also carried the ball in the 70-air-group
battle. Furthermore, he labored under the
illusion that farms were placid, peaceful
places and that farmers were friendly, fence-
leaning philosophers.
He was wrong.
He found out how wrong he was when
he got a telephone call from Scot Lucas
of Illinois, the Senate majority leader.
Lucas was sore. He had heard from Char-
lie Shuman, President of the Illinois Farm
Bureau, who also was sore.
Shuman had made it clear to Lucas that
Symington's boycotting of Allan Kline was
not going to be tolerated. And Lucas, in
turn, made it clear to Symington that he
had been guilty of an affront to the farmers
of America.
What was worse, this affront might alien-
ate the powerful farm vote in the state of
Symington promptly sent for Kline, asked
him to advise him on farm problems at any.
and all times, though he did not actually
make him a member of the "committee on
mobilization policy." Word that Kline is
now a "special adviser" to Symington was
promptly relayed to Secretary Brannan by
the Farm Bureau grapevine, and now Sym-
ington is in wrong with the other side.
(Copyright, 1950, by the Bell Syndicate, Inc.)
Dry Cleaning The Mind
THERE IS no drawing the line between
physics and metaphysics. If you exam-
ine evervdav fa c t a11 nlv v n vou ar

ALL EYES focured on Korea last week as UN forces scored some of
their greatest triumphs of the war. On Capitol Hill things were
pretty quiet; Congress had adjourned to do some campaigning. Here
in Ann Arbor a decreased student body bought books, attended a few
classes and saw a football game.
*Around the World .
KOREA-After days of savage fighting in the streets of Seoul,
UN liberators finally chased the Korean Reds out of the ancient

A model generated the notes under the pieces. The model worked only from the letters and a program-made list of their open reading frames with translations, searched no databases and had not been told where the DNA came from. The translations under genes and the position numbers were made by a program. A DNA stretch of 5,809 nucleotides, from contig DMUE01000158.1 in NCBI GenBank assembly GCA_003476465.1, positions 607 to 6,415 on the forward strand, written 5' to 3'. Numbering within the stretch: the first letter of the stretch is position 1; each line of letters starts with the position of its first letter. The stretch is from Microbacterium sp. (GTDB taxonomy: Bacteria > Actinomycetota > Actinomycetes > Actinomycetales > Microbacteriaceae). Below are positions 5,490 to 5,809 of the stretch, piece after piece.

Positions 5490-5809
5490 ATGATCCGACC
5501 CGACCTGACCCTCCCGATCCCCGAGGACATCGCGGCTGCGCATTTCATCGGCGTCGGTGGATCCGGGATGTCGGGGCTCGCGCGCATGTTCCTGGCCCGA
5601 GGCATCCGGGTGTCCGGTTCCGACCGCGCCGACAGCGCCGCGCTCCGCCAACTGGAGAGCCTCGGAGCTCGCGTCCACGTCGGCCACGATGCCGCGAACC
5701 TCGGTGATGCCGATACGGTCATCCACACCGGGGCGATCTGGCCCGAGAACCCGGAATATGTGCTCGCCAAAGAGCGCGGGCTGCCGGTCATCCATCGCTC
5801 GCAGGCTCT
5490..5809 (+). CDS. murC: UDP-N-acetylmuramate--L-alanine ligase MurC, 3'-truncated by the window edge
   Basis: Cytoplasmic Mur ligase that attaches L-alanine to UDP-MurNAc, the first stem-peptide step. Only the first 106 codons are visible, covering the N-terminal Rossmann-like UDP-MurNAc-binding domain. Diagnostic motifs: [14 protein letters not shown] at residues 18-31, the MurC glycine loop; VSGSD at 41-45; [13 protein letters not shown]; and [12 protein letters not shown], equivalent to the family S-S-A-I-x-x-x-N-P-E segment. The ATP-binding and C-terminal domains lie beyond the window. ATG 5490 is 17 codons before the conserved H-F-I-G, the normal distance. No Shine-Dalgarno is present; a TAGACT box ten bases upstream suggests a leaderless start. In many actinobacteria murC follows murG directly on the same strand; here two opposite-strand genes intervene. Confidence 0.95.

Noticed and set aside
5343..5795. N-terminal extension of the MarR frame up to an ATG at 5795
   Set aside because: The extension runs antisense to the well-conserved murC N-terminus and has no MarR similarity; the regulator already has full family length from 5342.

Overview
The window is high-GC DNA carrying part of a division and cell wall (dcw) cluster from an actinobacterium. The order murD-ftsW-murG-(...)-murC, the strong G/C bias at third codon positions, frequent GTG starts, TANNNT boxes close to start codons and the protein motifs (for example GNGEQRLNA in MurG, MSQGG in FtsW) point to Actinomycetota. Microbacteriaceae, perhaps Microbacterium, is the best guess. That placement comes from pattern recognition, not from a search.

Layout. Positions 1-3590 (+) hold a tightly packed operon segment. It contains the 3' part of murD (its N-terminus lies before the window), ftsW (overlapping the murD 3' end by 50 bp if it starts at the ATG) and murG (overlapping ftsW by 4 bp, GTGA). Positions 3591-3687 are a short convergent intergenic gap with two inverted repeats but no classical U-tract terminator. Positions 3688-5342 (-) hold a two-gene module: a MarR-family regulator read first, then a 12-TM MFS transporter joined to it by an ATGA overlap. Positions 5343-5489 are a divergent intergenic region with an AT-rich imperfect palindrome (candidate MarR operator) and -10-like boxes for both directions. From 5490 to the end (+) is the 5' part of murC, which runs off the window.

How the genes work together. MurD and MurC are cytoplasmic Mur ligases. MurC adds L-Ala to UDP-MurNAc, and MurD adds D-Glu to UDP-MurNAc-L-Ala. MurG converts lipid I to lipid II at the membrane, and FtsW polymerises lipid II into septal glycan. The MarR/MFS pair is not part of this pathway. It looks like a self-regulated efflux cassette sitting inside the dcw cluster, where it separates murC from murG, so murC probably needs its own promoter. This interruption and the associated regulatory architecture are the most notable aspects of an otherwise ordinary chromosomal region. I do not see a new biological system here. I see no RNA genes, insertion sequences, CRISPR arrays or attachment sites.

capitol city. Seoul's capture was of major psychological and strategic
importance, and it touched off a UN victory parade through the town,
led by General Douglas MacArthur and South Korean President Syng-
man Rhee. After turning the city over to Rhee, MacArthur settled
down to consider plans for crossing the 38th parallel in pursuit of
the shattered Red forces.
Already MacArthur's Seoul-area troops had linked up with
those from the Pusan beachhead, leaving more than 50,000 of
the enemy trapped in the southwest and turning the North
Korean retreat into a "complete rout."
There was much talk of a quick end to hostilities, and uncon-
firmed rumors of a Red peace offer floated through the UN at
Flushing Meadows. One thing, at least, seemed certain; the North
Koreans couldn't last much longer without outside help.
POLICE FORCE-In an unprecedented action, the North Atlantic
Council approved the creation of a combined police force to guard
the North Atlantic community of nations from Soviet aggresion.
Western Germany will be guarded particularly under the new agree-
UNITED NATIONS-The UN Security Council finally o ered Com-
munist China a chance, after Nov. 15, to present its complaints of
American aggression in person.
Meanwhile, eight member countries urged that United Na-
tions action on unifying Korea be speeded up in order to give
Gen. Douglas MacArthurdauthorization for a UN drive north-
ward to the Chinese border.
The unification, proposed on Thursday by the United States,
would be embodied in a six-point program. The purpose of the
program is to make Korea into a free and independent nation, under
the guidance of all the United Nations.
THE WHITE HOUSE-President Truman penned his signature
to a 17 billion dollar bill for strengthening the defenses of the
United States and its allies. Later, Truman said the U.S. could not
afford to cut down its defense program after the Korean war ends.
FIFTEEN ROUNDS-It marked the end of an era in the sports
world Wednesday night when the fighting career of Detroit-born Joe
Louis was brought to a bloody, inglorious close. Louis was defeated
by Ezzard Charles in a 15-round bout for the world heavyweight
CRIME-In three cities across the nation state and Federal in-